3. Discuss the potential benefits and drawbacks of HIV self-testing compared with other types of testing. Help clients to determine the best option for them.

When you help a client to decide what HIV testing option is best for them, discuss some of these considerations about HIV self-testing:

  • HIV self-testing can be completely private. Of all of the types of HIV tests, self-testing offers the highest degree of privacy. A person can take the test without anyone else knowing. This can be appealing to people who experience barriers to testing such as hesitancy going to a healthcare provider because of fear of stigma. This may also be appealing to people who live in small communities where maintaining privacy in healthcare and community settings is a challenge.
  • It can be convenient. Self-testing can be convenient especially for people who test frequently and for those who do not have easy and convenient access to HIV testing in their community.
  • HIV self-tests may be difficult for some people to access. Free access to HIV self-tests is limited and cost can be a barrier to those without free access. Some programs may require people to have internet access and/or a smartphone to get a self-test, which can also be a barrier.
  • The window period for an HIV self-test is longer than for standard HIV testing. The window period for the HIV self-test is between three and 12 weeks, whereas it is between two and 6.5 weeks for a standard test. If a person has had a recent potential exposure to HIV, a standard test may be a better option as it can detect an HIV infection much sooner than the HIV self-test. If someone with a recent HIV exposure chooses to use a self-test they should be counselled to test again at the end of the 12-week window period to confirm that they are HIV negative.
  • HIV self-tests provide screening results immediately. For some people, receiving the screening results immediately is appealing. It eliminates the waiting period of one to two weeks for the standard test, which some people find stressful. However, some people may prefer to have this delay, as the waiting period gives them time to prepare for the result.
  • Confirmatory testing is necessary if a person gets a reactive (positive) result on an HIV self-test. This requires the person to access confirmatory testing in the community and have a blood draw to confirm the result through standard HIV testing. The results take about one to two weeks.
  • Counselling may be limited with an HIV self-test. A person can get a self-test without receiving any counselling. The lack of mandatory counselling may be a benefit to some people who prefer not to receive in-person counselling with their HIV test, for example, people who test frequently who have received this counselling on many occasions. In addition, some people do not feel comfortable disclosing personal information about sex and drug use during counselling because of fear of stigma and would prefer not to discuss this. However, for those who would benefit from counselling, some programs that distribute self-testing kits offer counselling that people can choose to access if they wish to (for example text or phone-based counselling). Dissemination of print or web-based information is another option to provide information alongside the HIV self-test kit.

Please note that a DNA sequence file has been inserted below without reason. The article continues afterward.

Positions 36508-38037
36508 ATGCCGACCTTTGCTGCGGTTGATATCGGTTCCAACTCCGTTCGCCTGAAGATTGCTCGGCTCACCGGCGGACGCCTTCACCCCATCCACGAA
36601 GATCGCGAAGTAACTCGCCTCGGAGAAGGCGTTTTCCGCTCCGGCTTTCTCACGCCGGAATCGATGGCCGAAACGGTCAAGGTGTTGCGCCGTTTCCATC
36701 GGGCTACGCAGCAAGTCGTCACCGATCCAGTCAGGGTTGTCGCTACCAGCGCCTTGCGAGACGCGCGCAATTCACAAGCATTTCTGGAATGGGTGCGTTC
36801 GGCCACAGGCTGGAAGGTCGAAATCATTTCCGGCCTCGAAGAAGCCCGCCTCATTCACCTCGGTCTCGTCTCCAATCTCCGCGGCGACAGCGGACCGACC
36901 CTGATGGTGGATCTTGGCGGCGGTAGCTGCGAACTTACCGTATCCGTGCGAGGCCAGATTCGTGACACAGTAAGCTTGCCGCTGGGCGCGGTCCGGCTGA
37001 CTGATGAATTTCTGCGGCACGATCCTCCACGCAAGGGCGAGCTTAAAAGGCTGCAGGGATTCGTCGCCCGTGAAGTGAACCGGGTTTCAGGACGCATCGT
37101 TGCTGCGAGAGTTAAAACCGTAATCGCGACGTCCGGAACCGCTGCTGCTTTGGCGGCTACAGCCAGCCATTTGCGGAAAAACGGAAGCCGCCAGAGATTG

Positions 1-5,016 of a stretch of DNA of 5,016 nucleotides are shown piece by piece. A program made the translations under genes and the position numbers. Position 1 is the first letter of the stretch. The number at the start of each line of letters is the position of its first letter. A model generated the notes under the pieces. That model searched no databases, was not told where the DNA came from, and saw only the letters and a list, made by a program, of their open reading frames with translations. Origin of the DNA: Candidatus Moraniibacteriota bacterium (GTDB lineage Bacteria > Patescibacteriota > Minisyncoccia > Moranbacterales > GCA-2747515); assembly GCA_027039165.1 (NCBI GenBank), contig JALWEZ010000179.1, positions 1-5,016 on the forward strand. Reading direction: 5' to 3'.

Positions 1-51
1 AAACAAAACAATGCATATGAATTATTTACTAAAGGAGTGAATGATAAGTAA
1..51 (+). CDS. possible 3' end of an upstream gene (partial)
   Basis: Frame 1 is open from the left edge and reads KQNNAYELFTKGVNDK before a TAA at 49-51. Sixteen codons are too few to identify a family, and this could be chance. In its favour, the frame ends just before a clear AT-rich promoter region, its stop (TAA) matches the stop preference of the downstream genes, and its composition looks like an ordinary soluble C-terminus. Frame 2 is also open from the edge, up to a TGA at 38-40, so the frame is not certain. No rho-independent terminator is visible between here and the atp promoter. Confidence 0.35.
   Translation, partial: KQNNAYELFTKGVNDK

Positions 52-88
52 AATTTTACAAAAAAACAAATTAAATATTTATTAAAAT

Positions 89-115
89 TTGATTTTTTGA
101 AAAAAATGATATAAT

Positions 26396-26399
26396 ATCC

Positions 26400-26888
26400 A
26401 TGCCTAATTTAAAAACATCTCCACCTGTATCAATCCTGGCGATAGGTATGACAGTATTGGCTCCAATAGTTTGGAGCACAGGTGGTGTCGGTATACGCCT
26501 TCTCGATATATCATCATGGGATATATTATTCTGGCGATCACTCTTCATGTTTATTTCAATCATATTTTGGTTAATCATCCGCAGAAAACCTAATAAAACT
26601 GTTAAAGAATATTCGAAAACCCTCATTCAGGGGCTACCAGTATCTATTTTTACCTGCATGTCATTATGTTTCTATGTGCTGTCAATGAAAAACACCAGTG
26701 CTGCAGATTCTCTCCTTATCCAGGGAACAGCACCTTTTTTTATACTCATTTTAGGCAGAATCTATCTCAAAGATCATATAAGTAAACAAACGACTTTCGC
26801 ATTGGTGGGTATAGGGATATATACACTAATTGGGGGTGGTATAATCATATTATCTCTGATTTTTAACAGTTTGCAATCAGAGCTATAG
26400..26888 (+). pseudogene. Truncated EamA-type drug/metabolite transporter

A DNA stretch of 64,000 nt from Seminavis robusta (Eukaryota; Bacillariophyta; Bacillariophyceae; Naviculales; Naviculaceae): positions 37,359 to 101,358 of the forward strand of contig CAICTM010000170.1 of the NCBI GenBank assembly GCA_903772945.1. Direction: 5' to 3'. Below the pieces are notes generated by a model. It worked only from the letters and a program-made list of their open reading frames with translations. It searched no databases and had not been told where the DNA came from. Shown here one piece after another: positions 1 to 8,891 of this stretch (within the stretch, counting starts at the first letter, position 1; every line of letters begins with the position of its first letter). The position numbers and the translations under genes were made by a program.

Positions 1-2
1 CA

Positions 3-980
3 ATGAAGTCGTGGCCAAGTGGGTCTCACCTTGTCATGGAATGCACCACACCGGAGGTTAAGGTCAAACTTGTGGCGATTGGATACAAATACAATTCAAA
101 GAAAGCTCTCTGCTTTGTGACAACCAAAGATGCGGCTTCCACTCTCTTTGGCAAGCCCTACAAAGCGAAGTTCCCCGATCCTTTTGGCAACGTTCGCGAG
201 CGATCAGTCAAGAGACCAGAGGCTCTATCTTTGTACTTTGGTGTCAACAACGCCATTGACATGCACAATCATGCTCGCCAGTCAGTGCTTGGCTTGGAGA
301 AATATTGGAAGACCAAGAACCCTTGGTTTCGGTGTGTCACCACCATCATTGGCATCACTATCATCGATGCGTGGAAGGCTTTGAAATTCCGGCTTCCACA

• The HIV self-test only tests for HIV. When people test for HIV they often get tested for other sexually transmitted and blood-borne infections at the same time because they share similar risk factors for transmission. People who want to get other tests should seek comprehensive testing through a healthcare provider rather than take an HIV self-test.

4. Encourage those who self-test to read the instructions thoroughly. Be prepared to answer questions about how the test works.

For people who choose to take a self-test, it is easy to use. The instructions clearly describe the process for taking the test. However, for those who need additional support, you can help the tester to understand the instructions, which include how to do the test and how to interpret the results. Testers who have a language barrier that prevents them from understanding the instructions may require support.

5. Discuss with clients who choose to self-test their plan for taking the test. Encourage clients to have a plan for what they will do in the event of a reactive result.

Self-testing allows people the flexibility to choose where and when they want to take the test. Clients may want support to think about the circumstances in which they will use a self-test. Many people choose to take the self-test at home, but self-tests can be used in any location. Some organizations may choose to allow people to take a self-test within their facilities (e.g., by making a private room available for self-testing). However, you should not do the test on a client or interpret the results for them. This is because self-tests are only licensed for a person to perform on themselves.